FOXBORO — It may have taken a few more minutes than expected, and it may have been by a measly field goal, but New Englanders understand what happened just before midnight.
The New York Jets became a force last night. There is no other way to interpret their 34-31 overtime win.
We must also add this disclaimer: The Patriots are, even with Tom Brady and several of his Pro Bowl companions on the sideline, champions. And quarterback Matt Cassel? He deserves every single thing coming to him, + it wins or an $80-million contract.
But the Jets are No. 1 in the AFC East.
"To be honest, I won't tell you exactly what was said, but a few guys were real emotional," said Jets defensive lineman Kris Jenkins, an 8-year veteran and Jets "rookie." "This game obviously meant more than just a win around here. Trust me, I know how good these Patriots are. I was on a team that lost a Super Bowl to them."
We have seen similar celebrations after Patriot losses be it in Miami in October, Pittsburgh in January or Indianapolis whenever.
The 2008 Jets had to win on Nov. 13 in Foxboro and they did.
An AFC East lead in mid-November is worth its weight in gold. Beating the Patriots is, well, priceless.
"If we lose this game?" said Jets kicker Jay Feely, who booted the game-winning 34-yard field goal in OT. "I wouldn't want to think of what would have happened. We had to beat the Patriots (last night)."
Since the beginning of the 2003 season, the Patriots have been the Jets' daddy, beating them 10 of 11 times heading into last night.
In between, the Jets hired the Patriots' defensive "genius," Eric Mangini.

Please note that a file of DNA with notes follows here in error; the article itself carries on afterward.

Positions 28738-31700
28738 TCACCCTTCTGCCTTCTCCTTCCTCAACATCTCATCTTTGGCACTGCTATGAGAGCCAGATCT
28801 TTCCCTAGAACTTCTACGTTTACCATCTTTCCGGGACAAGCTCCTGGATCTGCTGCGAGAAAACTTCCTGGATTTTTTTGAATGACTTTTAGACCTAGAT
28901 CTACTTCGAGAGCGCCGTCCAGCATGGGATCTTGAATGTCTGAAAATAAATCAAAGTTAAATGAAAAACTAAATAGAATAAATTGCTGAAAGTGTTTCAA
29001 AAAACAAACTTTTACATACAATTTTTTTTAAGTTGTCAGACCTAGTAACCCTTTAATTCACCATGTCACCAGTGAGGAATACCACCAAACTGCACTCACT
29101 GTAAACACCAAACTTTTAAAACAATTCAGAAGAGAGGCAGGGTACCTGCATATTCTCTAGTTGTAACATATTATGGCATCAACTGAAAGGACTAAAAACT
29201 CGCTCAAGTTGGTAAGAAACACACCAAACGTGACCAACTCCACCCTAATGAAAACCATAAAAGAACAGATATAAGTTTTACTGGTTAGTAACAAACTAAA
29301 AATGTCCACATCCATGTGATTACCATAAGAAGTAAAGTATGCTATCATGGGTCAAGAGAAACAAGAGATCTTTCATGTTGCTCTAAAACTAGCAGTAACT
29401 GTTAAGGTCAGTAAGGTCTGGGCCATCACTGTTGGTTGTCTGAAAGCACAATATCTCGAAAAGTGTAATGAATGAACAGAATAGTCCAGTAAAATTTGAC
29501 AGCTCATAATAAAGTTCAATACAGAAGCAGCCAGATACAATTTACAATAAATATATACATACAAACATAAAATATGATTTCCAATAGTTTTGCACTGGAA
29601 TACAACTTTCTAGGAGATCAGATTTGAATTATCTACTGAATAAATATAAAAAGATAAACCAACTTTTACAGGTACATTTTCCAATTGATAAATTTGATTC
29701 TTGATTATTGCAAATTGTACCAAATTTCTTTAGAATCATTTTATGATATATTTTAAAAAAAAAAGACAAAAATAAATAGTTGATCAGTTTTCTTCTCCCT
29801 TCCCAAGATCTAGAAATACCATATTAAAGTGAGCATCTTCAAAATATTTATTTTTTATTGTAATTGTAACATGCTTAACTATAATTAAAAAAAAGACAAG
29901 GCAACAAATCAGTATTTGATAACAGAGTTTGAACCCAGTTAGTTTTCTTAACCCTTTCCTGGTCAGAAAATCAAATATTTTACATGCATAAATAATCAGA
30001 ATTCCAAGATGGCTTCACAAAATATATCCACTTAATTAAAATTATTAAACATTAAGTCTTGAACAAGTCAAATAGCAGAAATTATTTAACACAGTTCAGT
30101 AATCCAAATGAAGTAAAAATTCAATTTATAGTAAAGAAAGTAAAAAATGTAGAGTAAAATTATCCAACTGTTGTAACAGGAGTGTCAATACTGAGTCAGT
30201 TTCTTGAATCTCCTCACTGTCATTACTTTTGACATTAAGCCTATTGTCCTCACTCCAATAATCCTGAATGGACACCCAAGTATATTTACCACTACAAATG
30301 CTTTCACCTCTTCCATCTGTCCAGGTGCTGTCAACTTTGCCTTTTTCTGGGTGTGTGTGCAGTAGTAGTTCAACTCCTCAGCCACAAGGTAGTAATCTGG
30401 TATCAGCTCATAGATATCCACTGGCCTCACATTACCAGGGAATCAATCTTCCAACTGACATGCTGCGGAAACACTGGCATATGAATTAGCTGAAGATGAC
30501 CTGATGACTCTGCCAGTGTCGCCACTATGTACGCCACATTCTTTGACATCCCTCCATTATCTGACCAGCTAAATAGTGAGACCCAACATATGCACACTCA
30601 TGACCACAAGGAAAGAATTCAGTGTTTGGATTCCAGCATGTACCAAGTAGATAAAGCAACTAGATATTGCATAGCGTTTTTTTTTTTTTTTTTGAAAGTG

It didn't seem to matter.
They didn't quit, though. With the Patriots returning nearly everybody from their near-perfect team, the Jets accepted none of that.
They acquired the best available quarterback (Brett Favre), the best available defensive lineman (Kris Jenkins) and best available offensive lineman (Alan Faneca).
They didn't just want to compete with the Patriots. They wanted to beat them.
While the Patriots almost pulled off a miracle win, the Jets were the better team.
The Jets won the coin toss to begin the game and didn't defer. They scored a touchdown. Remember the old days?
The Jets not only rushed for 140 yards, but they ran the ball 39 times. That's what very good teams do. They eat up the tough yards in the middle, control the clock, and let the opposition play desperate football.
The desperate Patriots almost did it. The finally caught the Jets on the final play of regulation, with Randy Moss making the play of the game while falling out of the end zone with a second left.
But the Jets won the toss in overtime and methodically moved 80 yards, overcoming a sack on the first play and a 3rd-and-15. They ran the ball six times on that last drive, enough to keep Patriots defenders a tad off balance, before the 34-yard chip shot by Feely.
It was the stuff of champions.
E-mail Bill Burt at email@example.com.